Blockchain Weekly Recap 10-29-2016

Blockchain Weekly Recap 10-29-2016


OCC Unveils Policy Outline for Blockchain Startup Regulations

This week, the Office of the Comptroller of the Currency (OCC) unveiled its first policy outline providing a broad overview of how the banking regulator intends to approach the task of regulating blockchain startups and other new FinTech enterprises. The plan includes the creation of an Office of Innovation that will be set up in the nation’s capital. That office will be responsible for engaging in outreach with these new startups and helping to develop new policies. The Office of Innovation head will be directly accountable to the current Comptroller, Thomas Curry.

This is just the OCC’s latest foray into FinTech – an area of innovation that the agency has been closely monitoring in recent months. Just this year alone, the OCC has released a white paper on these new technologies and publicly suggested that the US might need to create a unique federal charter for these high-tech companies. The agency continues to study that and other issues related to blockchain and FinTech, and has plans to accelerate its internal blockchain tech training to ensure that OCC staff are up to speed on these innovative technologies.

S&P Ratings Could Be Impacted by Blockchain Adoption

Standard & Poor’s recently released a report that indicates that the ratings giant might move to change financial institutions’ ratings if accelerated adoption of blockchain technology impacts the industry’s existing business models. The report suggests that S&P believes that the trend toward increased blockchain investment on the part of banks and other financial firms is evidence that the industry is even now undergoing transformative changes. Because the incorporation of blockchain technology could offer banks and other finance companies new opportunities for revenue streams and improvements in many operational areas, S&P says that its use could make various business models less relevant and thus justify a change in ratings.

Scotland Seeking Blockchain-Powered Stock Exchange

According to an announcement this week, Scotex is currently attempting to raise 12 million pounds in capital to fund the creation of a new independent Scottish equity market in 2017. The plan is for the new exchange to utilize blockchain tech to facilitate trading activity. Scotex is hyping several important benefits that its exchange will provide, including almost-instantaneous trades and the elimination of costly clearinghouse activities. The exchange suggests that brokers and investors will be able to access funds related to any trades in fifteen minutes or less.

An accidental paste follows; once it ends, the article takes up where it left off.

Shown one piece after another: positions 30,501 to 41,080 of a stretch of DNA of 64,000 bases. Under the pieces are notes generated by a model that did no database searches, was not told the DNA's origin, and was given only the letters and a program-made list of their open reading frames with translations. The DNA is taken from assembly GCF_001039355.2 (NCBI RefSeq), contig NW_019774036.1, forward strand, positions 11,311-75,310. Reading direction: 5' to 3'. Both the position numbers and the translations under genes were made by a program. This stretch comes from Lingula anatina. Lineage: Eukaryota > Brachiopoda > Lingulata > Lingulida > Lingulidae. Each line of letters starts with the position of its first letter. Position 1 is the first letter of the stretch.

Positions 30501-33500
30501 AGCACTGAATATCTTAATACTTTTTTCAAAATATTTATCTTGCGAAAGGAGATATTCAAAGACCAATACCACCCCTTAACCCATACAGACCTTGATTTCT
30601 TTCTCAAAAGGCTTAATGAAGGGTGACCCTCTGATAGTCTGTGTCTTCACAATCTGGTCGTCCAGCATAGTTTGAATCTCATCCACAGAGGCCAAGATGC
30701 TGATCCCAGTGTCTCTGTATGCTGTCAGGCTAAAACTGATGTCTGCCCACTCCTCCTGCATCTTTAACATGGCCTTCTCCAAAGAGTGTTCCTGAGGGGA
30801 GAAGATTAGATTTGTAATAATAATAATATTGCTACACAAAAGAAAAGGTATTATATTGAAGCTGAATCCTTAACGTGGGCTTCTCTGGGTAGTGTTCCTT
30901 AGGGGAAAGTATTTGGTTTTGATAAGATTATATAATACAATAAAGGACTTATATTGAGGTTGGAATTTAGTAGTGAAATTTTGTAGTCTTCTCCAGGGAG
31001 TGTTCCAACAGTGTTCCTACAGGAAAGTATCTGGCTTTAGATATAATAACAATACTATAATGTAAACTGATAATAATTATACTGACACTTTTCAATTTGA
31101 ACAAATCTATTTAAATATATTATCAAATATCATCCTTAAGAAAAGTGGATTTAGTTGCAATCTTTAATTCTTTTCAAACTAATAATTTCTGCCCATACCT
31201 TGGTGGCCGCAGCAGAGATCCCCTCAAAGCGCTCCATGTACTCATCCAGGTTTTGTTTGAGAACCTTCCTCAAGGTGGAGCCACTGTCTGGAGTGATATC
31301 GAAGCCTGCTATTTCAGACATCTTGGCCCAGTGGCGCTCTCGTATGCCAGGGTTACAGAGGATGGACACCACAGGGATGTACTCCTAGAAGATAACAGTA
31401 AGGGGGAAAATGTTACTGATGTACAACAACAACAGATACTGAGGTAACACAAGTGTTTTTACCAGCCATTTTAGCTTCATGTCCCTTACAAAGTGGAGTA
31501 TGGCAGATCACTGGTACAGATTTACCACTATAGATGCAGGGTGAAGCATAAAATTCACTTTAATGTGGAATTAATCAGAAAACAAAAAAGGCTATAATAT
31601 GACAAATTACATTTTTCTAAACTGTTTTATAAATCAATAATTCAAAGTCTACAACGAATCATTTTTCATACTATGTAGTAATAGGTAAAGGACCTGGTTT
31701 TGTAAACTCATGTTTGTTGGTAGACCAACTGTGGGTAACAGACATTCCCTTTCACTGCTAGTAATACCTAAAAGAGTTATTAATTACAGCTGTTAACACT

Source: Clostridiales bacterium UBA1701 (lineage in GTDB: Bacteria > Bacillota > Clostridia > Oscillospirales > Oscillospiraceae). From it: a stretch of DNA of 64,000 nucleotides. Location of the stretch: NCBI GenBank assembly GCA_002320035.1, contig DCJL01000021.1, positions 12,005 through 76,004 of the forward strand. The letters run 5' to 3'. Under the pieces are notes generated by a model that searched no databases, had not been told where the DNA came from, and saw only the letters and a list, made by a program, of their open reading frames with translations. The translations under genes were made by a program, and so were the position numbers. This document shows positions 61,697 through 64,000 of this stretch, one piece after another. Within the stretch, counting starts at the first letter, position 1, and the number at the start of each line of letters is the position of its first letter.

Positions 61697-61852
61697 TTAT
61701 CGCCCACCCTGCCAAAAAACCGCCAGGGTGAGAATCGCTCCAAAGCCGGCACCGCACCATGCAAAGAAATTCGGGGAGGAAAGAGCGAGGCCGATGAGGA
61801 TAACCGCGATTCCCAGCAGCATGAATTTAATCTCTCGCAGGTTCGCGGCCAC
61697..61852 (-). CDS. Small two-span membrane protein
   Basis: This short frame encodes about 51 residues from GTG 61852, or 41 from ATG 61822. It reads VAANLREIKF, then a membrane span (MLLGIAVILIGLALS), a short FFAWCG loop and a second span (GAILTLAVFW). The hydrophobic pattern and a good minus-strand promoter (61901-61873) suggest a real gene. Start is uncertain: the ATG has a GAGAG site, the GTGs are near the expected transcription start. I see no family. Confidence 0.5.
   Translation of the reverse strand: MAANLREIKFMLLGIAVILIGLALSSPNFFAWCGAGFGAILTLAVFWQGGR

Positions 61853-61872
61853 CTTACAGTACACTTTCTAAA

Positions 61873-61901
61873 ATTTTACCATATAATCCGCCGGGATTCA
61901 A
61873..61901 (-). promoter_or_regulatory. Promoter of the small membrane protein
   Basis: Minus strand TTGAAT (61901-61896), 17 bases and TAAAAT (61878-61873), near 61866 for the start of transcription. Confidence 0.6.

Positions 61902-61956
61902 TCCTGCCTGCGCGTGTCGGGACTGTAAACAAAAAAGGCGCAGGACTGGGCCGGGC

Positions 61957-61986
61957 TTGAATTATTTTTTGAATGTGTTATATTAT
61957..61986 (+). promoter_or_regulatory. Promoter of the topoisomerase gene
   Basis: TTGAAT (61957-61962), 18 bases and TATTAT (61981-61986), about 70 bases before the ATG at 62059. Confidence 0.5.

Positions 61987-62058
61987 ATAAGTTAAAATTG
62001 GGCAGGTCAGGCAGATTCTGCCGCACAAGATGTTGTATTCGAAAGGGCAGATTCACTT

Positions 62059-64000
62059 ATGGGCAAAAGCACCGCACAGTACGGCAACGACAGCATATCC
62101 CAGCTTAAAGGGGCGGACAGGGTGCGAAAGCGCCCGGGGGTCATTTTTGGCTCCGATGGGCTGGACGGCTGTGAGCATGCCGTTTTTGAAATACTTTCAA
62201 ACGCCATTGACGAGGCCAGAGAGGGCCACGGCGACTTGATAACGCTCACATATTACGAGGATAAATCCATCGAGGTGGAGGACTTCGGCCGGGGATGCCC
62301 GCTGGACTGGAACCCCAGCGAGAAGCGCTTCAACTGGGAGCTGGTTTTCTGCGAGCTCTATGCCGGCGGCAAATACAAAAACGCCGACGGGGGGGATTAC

Scotland hasn’t had its own independent stock exchange since the Scottish Stock Exchange was merged with the London Stock Exchange back in 1973. And while there have been periodic calls for the reestablishment of an independent national exchange in the decades since, there had been little serious movement on the issue until the UK’s Brexit vote earlier this year. In the wake of Britain’s vote to leave the EU, Scotland’s First Minister has indicated that she will call for another independence vote if the upcoming Brexit negotiations aren’t to her liking. If that happens, there may be even more impetus for the country to create its own independent exchange.

Chinese and Russian Central Securities Depositories Teaming on Blockchain Applications

Russia’s National Settlement Depository has reportedly joined in partnership with the Chinese Securities Depository and Clearing Corporation Limited to work together on a variety of issues – including blockchain trials. The NSD’s chairman cited the need for greater cooperation in matters related to FinTech, and noted that the agreement included an effort to coordinate blockchain research related to post-trade concerns. The new partnership will see both institutions sharing information and exchanging their unique experiences with the technology.

Author: Ken Chase

Freelance writer whose interests include topics ranging from technology and finance to politics, fitness, and all things canine. Aspiring polymath, semi-professional skeptic, and passionate advocate for the judicious use of the Oxford comma.

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